E-cigarettes Effective Way to Quit Smoking: Indian study
According to the study, e-cigarettes pose much less health risk than combustible cigarettes and could be an ideal tool to reduce or give up smoking.
Drinking and smoking during adolescence is already damaging teens' arteries according to new research. (Photo courtesy: AFP Relaxnews/ Mixmike/ IStock.com)
A first-ever Indian study has found that Electronic Nicotine Delivery System (ENDS), also known as e-cigarettes, pose much less a health risk than combustible cigarettes and could be an ideal tool to reduce or give up smoking.
Published in the Indian Journal of Clinical Practice (IJCP), the study, involving a "systematic review of 299 published scientific literatures", was conducted by Prof R.N. Sharan and his team from the North-Eastern Hill University, Shillong. It compared the toxicities of nicotine, other chemicals and metal ions produced during cigarette smoking and use of e-cigarettes.
According to the team, "despite increasing awareness and regulatory measures to discourage cigarette smoking, the tobacco burden across the world has not shown a significant decline over the years". In such a scenario, alternatives for tobacco harm reduction like ENDS or e-cigarettes, need to be evaluated.
Prof Sharan told IANS: "This up-to-date systematic review and meta-analysis is the first attempt by experts in India to audit the health and safety aspects of conventional cigarette smoking and ENDS in order to objectively evaluate the suitability of ENDS as a less harmful alternative to conventional smoking."
The study authoritatively concluded that newer generation ENDS was an efficient means of meeting the nicotine demand, and could help the cigarette smoking population quit the addiction and prevent tobacco harm reduction.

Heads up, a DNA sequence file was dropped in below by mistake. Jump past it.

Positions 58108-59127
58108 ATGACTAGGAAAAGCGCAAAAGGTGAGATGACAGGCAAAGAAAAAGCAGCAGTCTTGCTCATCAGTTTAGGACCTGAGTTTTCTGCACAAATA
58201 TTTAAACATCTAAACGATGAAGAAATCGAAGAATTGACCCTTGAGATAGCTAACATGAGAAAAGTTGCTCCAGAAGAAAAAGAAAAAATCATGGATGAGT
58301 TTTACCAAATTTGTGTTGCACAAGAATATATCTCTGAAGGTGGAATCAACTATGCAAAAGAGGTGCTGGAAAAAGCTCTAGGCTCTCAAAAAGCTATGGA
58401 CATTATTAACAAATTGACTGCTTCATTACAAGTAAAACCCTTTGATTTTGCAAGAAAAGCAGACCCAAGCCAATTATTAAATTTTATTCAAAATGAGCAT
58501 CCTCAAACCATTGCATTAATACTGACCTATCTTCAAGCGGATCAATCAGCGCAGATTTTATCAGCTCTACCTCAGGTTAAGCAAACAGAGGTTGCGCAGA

Among the key findings, the experts concluded that toxic chemicals such as carcinogens and other toxicants were found in significantly higher quantities in conventional cigarette smoke as compared to the vapour from an e-cigarette.
"For instance, metal ion Cadmium, which is a Class 1 carcinogen, a respiratory, reproductive and developmental toxicant, was found to be over 1,369 times higher in cigarette smoke than ENDS vapour. Similarly, Lead and Chromium, which are Class 2a probable carcinogens, were over 12 and 13 times, more respectively in cigarette smoke."
Cigarette smoke was also found to have "significantly higher levels of Class 1 carcinogens such as formaldehyde (over 8 fold), benzene (22 fold) and NNK (over 92 fold), and Class 2a probable carcinogens, including acetaldehyde (over 91 fold), Propanediol (over 53 fold) and Isoprene (over 17 fold), among others, in comparison to vapour of e-cigarette."
On the other hand, however, the study also found that Nickel, a Class 2b possible carcinogen, was four-fold more in e-cigarette vapour than in cigarette smoke.
The researchers also found that the risk of acute toxicity from direct ingestion of nicotine was highly unlikely to arise due to e-cigarette use, as ENDS delivered about 1mg of nicotine in the blood (equivalent or lower to a cigarette), whereas it's known toxic level was in the range of 30-60 mg.
Speaking about the possible risks arising from the physical makeup or design of ENDS devices, the study warned that, "Poor materials and build quality, lack of quality control and improper use of ENDS can give rise to a potential accident hazard called "thermal runaway" in lithium rechargeable batteries.
However, the experts added that "with technological advancement and optimisation of safety features, these concerns can be adequately addressed."
Finally, the authors of the study found that "ENDS usage was higher among former smokers than non-smokers by nearly 4.13 fold, signifying that they could potentially become a useful aid in smoking cessation.
"Also, use of ENDS was found to be 7.53 times higher in smokers than in non-smokers, which indicates that, contrary to perception, e-cigarettes are less likely to be a gateway to nicotine use but are more likely used by smokers to reduce tobacco harm or quit smoking.
The team comprised Dr Sambuddha Das and Dr Yashmin Choudhury from Assam University, and Dr S. Thangminlal Vaiphei from Central University of Rajasthan.
Prof Sharan, who is a former President of the Indian Society for Radiation Biology, said: "Through this study, we have called for rational policy-making with the objective of maximising benefits and minimising potential risks by extending the benefits of ENDS to smokers who choose to use them as smoking cessation tools, while preventing the misuse of ENDS by never smokers, adolescents and children."
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